Squatting on the western shore of the enchanting Lago de Catemaco, and by tradition a centre of native witchcraft, CATEMACO is a picturesque spot – perfect to break up a journey if you’re heading south – with an impressive backdrop of volcanic mountains. The lake and nearby marshland and lagoons are a haven for wildlife, supporting large colonies of water birds, including herons, cormorants, wintering ospreys and dozens of other resident and migratory species. The town itself isn’t particularly attractive, with slapdash development stretching five blocks or so back from the waterfront, but there’s plenty to do on and around the lake. Veracruzanos arrive in force at weekends and holidays, when the main strip can get pretty busy; at other times the place can be dead, and many of the facilities shut.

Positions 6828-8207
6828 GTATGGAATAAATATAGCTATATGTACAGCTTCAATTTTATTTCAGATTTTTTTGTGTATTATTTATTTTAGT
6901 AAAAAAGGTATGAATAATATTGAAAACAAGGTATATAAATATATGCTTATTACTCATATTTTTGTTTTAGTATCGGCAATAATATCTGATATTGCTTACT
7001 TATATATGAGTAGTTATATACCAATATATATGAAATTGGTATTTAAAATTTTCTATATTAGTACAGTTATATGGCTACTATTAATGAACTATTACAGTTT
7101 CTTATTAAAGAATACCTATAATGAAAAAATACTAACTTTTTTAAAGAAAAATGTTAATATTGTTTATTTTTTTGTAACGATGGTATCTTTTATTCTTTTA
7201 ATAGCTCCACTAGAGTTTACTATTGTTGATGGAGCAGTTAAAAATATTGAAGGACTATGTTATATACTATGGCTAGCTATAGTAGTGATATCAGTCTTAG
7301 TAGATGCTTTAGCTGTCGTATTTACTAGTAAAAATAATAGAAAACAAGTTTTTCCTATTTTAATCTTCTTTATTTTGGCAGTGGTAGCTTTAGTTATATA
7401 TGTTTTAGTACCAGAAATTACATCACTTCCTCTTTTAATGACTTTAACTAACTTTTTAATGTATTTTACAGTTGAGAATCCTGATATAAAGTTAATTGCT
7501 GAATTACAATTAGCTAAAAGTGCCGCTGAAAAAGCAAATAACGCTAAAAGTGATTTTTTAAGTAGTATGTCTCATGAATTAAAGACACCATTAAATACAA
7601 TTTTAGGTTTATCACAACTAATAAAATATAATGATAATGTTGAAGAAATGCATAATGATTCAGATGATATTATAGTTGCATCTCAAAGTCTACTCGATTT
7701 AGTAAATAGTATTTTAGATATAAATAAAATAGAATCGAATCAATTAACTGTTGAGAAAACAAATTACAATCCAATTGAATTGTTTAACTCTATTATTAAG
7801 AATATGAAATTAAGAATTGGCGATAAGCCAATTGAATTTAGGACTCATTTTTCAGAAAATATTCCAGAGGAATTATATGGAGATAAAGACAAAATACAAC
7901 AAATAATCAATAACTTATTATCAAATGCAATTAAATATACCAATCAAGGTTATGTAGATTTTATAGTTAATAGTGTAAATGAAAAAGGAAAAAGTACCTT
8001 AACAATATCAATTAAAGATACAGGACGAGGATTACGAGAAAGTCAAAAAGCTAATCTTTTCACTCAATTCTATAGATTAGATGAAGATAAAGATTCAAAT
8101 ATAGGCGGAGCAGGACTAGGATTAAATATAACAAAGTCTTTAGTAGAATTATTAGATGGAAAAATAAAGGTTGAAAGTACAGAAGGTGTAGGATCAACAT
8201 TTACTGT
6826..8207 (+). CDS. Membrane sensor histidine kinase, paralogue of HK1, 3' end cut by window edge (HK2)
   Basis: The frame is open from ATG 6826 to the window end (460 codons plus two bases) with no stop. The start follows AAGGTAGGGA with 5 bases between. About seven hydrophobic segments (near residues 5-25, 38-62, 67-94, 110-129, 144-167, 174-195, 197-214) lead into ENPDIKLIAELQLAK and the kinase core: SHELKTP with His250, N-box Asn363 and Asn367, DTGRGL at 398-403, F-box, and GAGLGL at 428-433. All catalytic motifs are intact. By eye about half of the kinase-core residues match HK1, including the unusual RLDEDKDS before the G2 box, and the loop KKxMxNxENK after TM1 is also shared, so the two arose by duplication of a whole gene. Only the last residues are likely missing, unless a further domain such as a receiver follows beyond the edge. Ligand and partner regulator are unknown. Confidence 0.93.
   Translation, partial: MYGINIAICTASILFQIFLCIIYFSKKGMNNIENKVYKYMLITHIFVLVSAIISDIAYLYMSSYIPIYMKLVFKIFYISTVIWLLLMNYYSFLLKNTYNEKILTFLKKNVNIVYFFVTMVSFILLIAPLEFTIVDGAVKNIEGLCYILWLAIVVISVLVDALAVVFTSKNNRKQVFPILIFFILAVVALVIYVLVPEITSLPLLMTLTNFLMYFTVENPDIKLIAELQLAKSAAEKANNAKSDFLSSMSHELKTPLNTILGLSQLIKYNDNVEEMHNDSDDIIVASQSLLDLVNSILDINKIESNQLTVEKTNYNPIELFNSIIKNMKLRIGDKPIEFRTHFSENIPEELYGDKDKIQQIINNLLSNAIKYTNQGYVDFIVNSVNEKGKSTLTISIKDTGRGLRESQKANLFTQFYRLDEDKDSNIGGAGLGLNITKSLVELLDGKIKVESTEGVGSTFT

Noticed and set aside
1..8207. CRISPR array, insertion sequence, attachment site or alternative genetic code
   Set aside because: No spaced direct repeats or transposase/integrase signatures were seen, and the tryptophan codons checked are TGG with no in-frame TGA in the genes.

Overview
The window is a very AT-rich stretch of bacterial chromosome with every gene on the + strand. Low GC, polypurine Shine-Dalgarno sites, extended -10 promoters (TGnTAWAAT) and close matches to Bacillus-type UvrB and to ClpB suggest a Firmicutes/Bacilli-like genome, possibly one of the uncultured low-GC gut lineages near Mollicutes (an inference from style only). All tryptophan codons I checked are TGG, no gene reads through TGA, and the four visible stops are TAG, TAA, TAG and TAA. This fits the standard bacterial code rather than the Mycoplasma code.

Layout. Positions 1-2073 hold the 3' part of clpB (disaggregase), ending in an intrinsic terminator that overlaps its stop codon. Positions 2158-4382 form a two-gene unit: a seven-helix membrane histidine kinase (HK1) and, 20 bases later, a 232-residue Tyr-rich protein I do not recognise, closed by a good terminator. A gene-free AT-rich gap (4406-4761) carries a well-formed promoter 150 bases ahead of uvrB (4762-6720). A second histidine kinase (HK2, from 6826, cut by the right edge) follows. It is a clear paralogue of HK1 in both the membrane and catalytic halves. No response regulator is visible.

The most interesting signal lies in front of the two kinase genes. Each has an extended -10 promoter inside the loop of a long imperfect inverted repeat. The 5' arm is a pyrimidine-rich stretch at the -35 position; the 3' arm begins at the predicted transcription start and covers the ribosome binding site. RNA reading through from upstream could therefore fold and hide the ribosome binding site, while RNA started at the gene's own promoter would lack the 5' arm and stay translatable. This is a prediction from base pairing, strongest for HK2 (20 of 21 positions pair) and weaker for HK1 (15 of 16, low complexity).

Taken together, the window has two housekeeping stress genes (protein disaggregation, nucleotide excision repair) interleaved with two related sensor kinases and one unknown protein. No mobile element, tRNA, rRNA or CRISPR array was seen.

Lago de Catemaco
A boat trip around the lake is one of the highlights of southern Veracruz. You’re unlikely to escape the attentions of the lancha operators as you approach the lakefront: they all offer similar ninety-minute trips to the lake’s main sights and some of its beaches. On the tiny Isla de los Changos there are stump-tailed macaques (monkeys native to Thailand), introduced here by Veracruz University in 1974 – they look bored stiff in their restricted habitat. In 1988, endangered Mexican howler monkeys were introduced to the much larger Agaltepec Island; these are far more active and aggressive. You are almost guaranteed to see a huge variety of birds too – herons, egrets, cormorants and shags, as well as more exotic kingfishers and ospreys.
Morelet’s crocodiles, a relatively small species (up to 3m long), live in the lake too, nesting on the far bank. They’re well fed and, apparently, never attack. Certainly plenty of people swim in the lake: stick to the main beaches and close to others if you feel uneasy. Playa Espagoya is just a short walk beyond the eastern edge of town, with Playa Hermosa and Playa Azul not much further beyond.